Updated on 04/27/2016 3:45PM

Hardest Core fresh, fit for comeback

Four-Footed Fotos
Hardest Core has been building stamina galloping at the Fair Hill Training Center in Maryland.

Hardest Core burst onto the national scene by upsetting the 2014 Arlington Million. But almost as quickly as he arrived, Hardest Core faded from view last year while making only a single start.

Now, at age 6, Hardest Core is only weeks away from making his return to the races for trainer Eddie Graham. Last Sunday, Graham vanned Hardest Core from the Chester County, Pa., farm of owners Gregory and Caroline Bentley and their son Andrew to Fair Hill in northern Maryland, where he breezed five furlongs in 1:02 over the training center’s Tapeta surface.

The work was the third for Hardest Core since April 10. He had previously breezed a half-mile over Tapeta in 51 seconds and a half-mile in 51 over turf.

“He works longer than it shows on paper,” Graham said. “I give him a good bit of exercise before he begins.”

Hardest Core has only started twice in the 20 months since his Arlington Million win, and neither of those races went according to plan. Ten weeks after the Million, he finished eighth in the 2014 Breeders’ Cup Turf at Santa Anita. He finished sixth and last in his most recent start, the Grade 1 Man o’ War at Belmont Park last May.

Hardest Core was too keen in the 1 1/2-mile Breeders’ Cup and wouldn’t settle for rider Eriluis Vaz, who, after attempting to keep him off the pace, let him go to the front six furlongs from home. He was swallowed up in midstretch.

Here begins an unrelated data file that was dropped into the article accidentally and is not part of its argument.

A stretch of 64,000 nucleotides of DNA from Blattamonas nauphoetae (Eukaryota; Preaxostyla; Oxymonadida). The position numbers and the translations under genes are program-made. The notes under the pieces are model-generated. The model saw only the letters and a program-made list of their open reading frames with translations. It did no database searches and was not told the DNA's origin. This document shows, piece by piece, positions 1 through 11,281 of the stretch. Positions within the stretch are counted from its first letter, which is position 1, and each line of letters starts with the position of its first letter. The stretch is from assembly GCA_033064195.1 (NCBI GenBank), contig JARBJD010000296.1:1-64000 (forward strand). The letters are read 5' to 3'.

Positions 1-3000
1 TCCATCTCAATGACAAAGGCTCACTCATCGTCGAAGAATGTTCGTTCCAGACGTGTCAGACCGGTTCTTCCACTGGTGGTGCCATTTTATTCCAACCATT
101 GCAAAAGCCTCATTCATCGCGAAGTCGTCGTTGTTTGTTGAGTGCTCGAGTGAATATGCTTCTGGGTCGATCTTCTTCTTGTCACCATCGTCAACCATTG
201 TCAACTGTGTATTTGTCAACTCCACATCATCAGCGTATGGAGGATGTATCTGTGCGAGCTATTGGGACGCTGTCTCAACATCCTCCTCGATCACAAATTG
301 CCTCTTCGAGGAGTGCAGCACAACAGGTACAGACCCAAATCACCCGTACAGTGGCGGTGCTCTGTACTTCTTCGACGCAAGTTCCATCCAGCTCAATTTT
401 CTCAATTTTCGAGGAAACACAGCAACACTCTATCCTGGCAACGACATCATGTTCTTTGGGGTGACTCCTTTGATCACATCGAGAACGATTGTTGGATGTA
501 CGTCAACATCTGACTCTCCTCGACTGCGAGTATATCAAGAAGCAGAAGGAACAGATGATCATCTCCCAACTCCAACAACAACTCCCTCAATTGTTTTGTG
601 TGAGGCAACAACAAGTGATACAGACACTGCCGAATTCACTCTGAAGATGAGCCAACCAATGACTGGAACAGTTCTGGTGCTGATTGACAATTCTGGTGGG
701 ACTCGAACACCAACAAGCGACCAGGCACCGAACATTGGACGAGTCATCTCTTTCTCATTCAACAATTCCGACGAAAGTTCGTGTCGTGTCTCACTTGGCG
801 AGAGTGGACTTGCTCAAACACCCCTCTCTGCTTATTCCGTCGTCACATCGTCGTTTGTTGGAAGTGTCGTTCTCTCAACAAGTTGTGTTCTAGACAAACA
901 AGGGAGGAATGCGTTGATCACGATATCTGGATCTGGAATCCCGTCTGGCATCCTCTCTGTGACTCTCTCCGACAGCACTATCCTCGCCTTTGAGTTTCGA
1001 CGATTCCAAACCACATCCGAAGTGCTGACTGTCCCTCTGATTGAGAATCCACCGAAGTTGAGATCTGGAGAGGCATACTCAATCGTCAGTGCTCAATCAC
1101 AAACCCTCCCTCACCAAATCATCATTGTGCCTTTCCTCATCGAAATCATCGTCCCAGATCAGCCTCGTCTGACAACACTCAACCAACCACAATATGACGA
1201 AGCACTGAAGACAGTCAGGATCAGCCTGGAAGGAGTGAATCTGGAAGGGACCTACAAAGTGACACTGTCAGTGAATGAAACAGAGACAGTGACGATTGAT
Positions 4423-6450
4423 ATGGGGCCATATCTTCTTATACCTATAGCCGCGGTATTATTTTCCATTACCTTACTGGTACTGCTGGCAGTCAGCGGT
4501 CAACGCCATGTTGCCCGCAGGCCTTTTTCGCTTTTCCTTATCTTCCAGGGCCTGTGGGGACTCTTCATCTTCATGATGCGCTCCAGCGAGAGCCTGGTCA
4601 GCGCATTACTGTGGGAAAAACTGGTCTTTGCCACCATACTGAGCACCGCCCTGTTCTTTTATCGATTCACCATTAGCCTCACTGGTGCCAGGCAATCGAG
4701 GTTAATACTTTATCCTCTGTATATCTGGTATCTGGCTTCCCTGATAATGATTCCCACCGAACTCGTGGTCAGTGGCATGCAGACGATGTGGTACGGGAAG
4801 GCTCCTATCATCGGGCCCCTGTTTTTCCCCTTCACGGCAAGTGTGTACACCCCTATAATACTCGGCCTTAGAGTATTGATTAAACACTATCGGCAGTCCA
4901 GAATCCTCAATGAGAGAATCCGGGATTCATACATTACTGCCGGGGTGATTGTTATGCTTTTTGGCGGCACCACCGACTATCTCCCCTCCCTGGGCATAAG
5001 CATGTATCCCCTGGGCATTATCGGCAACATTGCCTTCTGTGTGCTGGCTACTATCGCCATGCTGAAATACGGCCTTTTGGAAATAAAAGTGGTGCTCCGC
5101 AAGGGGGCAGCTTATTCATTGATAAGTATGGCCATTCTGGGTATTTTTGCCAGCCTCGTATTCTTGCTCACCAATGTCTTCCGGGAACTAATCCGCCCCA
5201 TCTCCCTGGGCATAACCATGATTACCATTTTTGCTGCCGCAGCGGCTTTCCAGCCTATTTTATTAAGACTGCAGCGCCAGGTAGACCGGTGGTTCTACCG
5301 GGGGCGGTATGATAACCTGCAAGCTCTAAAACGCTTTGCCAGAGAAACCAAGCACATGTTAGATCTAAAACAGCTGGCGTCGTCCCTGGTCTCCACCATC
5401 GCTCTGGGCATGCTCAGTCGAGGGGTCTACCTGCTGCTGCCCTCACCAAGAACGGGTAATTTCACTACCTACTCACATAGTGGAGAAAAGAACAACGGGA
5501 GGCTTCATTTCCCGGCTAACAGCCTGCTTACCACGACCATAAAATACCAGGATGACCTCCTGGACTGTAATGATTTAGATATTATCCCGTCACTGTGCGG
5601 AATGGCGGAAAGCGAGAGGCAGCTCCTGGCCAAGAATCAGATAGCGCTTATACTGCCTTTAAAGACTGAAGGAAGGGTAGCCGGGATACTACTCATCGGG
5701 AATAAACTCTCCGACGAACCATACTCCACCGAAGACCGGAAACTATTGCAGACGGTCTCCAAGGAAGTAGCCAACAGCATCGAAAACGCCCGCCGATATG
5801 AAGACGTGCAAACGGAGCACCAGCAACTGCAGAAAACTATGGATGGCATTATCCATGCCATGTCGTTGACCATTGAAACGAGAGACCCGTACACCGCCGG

In the Man o’ War, Hardest Core delayed the start when he refused to go to the gate, then tired after a mile in the 1 3/8-mile marathon.

“I knew he was done before he got to the gate that day,” Graham said. “He’ll fight if you yank on him, and he got into a tug of war with the pony. He’s better if you don’t let the pony person hold him, if you just keep him behind the pony.”

In his first workout following the Man o’ War, Hardest Core was injured.

“He pulled up bad that day,” Graham said. “He had a tendon tear.”

Graham and the Bentleys both have steeplechase backgrounds, and tendon injuries are common in that sport.

“I stopped on him and rehabbed him and gave him the time he needed,” Graham said. “I put him back in training on the first of January, and I’m really happy with him. He’s doing good.”

At the farm, Hardest Core trains on the hills and pastures of the undulating countryside. When Graham wants to work him, he takes him to Fair Hill.

“We’ve done some hills with him in his galloping and jogging to build stamina,” Graham said. “He’s a fresh and happy horse. Hopefully, he keeps going the right direction.”

Hardest Core was part of Frank Stronach’s horse-racing league through the end of his 3-year-old season. The Bentleys and retired steeplechase trainer Rusty Carrier bought him for $210,000 at the 2013 Keeneland November sale.

In his first three races for Graham, Hardest Core won an allowance race at Parx, the Cape Henlopen Stakes at Delaware Park, and the Arlington Million. Including the Breeders’ Cup and Man o’ War, Hardest Core has earned $660,000 since being purchased.

Graham plans to bring Hardest Core back either in an overnight race or a small stakes before considering anything more ambitious.

“I want to make sure he still has that fire,” he said.